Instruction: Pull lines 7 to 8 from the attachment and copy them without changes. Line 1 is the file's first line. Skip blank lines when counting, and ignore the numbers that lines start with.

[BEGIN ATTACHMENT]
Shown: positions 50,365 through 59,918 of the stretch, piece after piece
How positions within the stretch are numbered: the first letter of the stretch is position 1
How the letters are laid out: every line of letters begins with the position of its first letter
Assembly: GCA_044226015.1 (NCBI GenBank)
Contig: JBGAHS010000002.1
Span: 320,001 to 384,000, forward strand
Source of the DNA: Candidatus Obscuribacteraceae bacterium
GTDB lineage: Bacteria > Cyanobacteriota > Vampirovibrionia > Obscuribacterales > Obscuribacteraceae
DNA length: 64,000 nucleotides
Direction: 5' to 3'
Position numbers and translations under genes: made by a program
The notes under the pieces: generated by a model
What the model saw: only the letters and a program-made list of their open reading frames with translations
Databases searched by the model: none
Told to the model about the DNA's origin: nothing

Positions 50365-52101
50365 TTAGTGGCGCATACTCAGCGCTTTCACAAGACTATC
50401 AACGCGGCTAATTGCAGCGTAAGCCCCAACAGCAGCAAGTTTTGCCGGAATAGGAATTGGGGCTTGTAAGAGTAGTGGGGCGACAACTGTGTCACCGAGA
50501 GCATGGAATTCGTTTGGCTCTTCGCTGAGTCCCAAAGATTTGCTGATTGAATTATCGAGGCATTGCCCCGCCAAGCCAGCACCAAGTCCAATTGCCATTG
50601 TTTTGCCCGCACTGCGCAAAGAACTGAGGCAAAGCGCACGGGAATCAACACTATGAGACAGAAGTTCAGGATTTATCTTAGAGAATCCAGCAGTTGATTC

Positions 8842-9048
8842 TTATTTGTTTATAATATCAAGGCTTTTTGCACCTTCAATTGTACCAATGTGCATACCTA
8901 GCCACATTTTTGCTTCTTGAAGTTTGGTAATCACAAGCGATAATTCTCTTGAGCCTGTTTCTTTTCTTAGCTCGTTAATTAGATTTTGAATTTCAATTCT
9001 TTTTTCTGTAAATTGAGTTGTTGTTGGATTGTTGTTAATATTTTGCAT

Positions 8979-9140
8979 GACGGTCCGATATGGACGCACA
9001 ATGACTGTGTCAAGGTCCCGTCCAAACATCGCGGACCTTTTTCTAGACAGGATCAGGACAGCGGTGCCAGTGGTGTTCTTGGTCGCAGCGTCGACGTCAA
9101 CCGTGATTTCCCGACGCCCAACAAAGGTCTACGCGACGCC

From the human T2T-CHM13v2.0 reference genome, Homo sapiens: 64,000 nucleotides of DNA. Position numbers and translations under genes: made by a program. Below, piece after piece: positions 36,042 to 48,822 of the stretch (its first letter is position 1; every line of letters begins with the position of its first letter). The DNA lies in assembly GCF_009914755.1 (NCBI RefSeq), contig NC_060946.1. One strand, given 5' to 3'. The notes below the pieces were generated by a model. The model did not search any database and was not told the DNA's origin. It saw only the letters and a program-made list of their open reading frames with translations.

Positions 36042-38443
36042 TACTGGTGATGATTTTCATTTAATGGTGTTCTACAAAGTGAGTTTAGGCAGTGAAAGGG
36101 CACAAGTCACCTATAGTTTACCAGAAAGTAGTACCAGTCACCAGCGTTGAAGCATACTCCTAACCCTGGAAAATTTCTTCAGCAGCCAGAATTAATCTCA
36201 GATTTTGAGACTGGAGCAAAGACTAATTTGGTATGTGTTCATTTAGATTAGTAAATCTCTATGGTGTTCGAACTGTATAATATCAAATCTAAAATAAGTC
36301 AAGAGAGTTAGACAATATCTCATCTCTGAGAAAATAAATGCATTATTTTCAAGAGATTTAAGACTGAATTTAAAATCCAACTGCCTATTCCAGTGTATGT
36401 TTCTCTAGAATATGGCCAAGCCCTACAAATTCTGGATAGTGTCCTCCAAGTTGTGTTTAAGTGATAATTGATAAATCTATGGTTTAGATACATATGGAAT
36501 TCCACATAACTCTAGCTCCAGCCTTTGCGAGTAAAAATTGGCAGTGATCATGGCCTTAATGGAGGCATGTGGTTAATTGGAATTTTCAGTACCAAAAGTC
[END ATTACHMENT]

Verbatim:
Source of the DNA: Candidatus Obscuribacteraceae bacterium
GTDB lineage: Bacteria > Cyanobacteriota > Vampirovibrionia > Obscuribacterales > Obscuribacteraceae